The Full Wiki

Watts Towers of Simon Rodia State Historic Park: Wikis


Note: Many of our articles have direct quotes from sources you can cite, within the Wikipedia article! This article doesn't yet, but we're working on it! See more info or our list of citable articles.


(Redirected to Watts Towers article)

From Wikipedia, the free encyclopedia

Watts Towers of Simon Rodia
U.S. National Register of Historic Places
U.S. National Historic Landmark
California Historical Landmark #993
L.A. Historic-Cultural Monument #15
Watts Towers, 1765 East 107th St., Los Angeles
Watts Towers is located in California
Location: 10618-10626 Graham Avenue, and 1711-1765 E. 107th Street, Los Angeles, CA
Coordinates: 33°56′19.46″N 118°14′27.77″W / 33.9387389°N 118.2410472°W / 33.9387389; -118.2410472Coordinates: 33°56′19.46″N 118°14′27.77″W / 33.9387389°N 118.2410472°W / 33.9387389; -118.2410472
Built/Founded: 1921–1954
Architect: Simon Rodia
Governing body: Local
Added to NRHP: April 13, 1977[1]
Designated NHL: December 14, 1990[2]
Designated LAHCM: March 1, 1963[3]
NRHP Reference#: 77000297
CHL #: 993
LAHCM #: 15

The Watts Towers or Towers of Simon Rodia in the Watts district of Los Angeles, California, is a collection of 17 interconnected structures, two of which reach heights of over 99 feet (30 m). The Towers were built by Italian immigrant construction worker Sabato ("Sam" or "Simon") Rodia in his spare time over a period of 33 years, from 1921 to 1954. The work is an example of non-traditional vernacular architecture and American Naïve art[2][4] The Towers are located near (and visible from) the 103rd Street-Kenneth Hahn Station of the Metro Rail LACMTA Blue Line.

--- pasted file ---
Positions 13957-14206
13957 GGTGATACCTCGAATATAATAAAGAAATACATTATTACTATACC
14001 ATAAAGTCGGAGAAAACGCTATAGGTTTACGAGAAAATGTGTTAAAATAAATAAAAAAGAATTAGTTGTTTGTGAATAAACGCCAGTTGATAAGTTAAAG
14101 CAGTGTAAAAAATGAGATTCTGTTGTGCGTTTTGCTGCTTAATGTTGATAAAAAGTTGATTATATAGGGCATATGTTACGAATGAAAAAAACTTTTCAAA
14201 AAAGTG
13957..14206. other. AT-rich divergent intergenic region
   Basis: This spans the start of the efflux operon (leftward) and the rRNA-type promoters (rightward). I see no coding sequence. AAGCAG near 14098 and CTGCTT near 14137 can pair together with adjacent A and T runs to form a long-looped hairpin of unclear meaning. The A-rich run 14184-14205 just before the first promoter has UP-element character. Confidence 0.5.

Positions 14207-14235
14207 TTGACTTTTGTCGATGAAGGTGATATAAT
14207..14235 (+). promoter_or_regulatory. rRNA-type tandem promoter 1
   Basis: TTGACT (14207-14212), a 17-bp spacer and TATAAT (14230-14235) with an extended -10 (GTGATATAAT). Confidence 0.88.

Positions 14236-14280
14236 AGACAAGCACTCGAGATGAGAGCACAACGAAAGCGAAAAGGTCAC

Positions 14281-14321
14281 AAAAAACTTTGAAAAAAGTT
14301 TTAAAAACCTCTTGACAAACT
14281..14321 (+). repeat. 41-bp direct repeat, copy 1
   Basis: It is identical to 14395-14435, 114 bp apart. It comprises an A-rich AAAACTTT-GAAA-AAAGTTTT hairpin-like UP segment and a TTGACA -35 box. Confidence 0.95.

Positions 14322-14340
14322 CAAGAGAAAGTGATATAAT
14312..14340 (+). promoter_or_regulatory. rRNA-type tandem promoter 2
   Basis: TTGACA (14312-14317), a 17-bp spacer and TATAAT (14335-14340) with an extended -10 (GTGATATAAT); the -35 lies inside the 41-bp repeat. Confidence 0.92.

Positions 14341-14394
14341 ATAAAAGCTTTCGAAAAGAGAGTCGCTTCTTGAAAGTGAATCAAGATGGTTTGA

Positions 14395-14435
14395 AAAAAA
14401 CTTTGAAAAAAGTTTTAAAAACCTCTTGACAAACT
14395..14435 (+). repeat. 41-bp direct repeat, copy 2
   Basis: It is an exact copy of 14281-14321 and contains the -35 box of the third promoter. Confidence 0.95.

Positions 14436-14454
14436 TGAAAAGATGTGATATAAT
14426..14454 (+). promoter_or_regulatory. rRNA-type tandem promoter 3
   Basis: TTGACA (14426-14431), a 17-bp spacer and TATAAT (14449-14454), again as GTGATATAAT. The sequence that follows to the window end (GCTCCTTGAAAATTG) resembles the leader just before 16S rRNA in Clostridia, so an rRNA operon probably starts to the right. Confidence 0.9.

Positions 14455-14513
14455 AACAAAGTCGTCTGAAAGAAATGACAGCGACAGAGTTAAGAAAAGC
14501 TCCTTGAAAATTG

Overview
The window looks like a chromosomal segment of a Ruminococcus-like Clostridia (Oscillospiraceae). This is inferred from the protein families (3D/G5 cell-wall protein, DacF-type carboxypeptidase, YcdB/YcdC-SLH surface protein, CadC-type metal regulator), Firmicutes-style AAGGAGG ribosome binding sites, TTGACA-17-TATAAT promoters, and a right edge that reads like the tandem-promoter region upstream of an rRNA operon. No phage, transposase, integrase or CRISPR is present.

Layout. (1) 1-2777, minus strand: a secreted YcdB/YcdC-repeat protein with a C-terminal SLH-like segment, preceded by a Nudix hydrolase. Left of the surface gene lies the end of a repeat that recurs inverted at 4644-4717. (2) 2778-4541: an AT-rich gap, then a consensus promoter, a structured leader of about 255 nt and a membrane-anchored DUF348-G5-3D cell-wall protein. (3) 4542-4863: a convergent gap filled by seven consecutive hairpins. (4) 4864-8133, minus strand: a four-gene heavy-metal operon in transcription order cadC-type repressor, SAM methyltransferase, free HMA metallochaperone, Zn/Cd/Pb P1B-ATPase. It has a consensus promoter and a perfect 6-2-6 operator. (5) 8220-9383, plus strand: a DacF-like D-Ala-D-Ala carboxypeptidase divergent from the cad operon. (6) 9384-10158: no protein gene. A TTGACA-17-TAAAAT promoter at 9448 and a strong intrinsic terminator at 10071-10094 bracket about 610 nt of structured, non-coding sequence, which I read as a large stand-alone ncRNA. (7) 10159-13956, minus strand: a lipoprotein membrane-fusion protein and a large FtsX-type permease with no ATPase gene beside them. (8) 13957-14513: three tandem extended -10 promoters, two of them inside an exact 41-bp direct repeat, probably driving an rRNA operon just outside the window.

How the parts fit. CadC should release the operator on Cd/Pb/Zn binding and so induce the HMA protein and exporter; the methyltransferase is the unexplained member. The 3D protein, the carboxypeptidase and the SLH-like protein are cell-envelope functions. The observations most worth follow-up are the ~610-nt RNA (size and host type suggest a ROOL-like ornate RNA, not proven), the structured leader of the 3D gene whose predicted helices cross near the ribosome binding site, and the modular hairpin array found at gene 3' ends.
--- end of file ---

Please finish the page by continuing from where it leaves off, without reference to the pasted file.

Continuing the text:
The Watts Towers were designated a National Historic Landmark in 1990.[2] According to reviewer Robert Koehler in Variety, the documentary film I Build the Tower is "the most complete visual account of self-made architect Simon Rodia and his masterpiece."


Design and construction

Doorway detail featuring broken bottles, pottery shards, tile fragments, and seashells. Note flower-like imprints in mortar (lower right) made with a faucet handle."1765" and "SR" are repeatedly seen, referring to the street number and to Simon Rodia, the builder.
I had in mind to do something big and I did it.

Simon Rodia

The sculptures' armatures are constructed from steel pipes and rods, wrapped with wire mesh, coated with mortar. The main supports are embedded with pieces of porcelain, tile, and glass. They are decorated with found objects, including bed frames, bottles, ceramic tiles, scrap metal and sea shells. Rodia called the towers Nuestro Pueblo, or "our town." Rodia built them with no special equipment or (so far as is known) predetermined design, working alone with hand tools and window-washer's equipment. Neighborhood children brought pieces of broken glass and pottery to Rodia in hopes they would be added to the project, but the majority of Rodia's material consisted of damaged pieces from the Malibu Pottery, where he worked for many years. Green glass includes recognizable soft drink bottles, some still bearing the logos of 7 Up, Squirt, Bubble Up, and Canada Dry; blue glass appears to be from milk of magnesia bottles.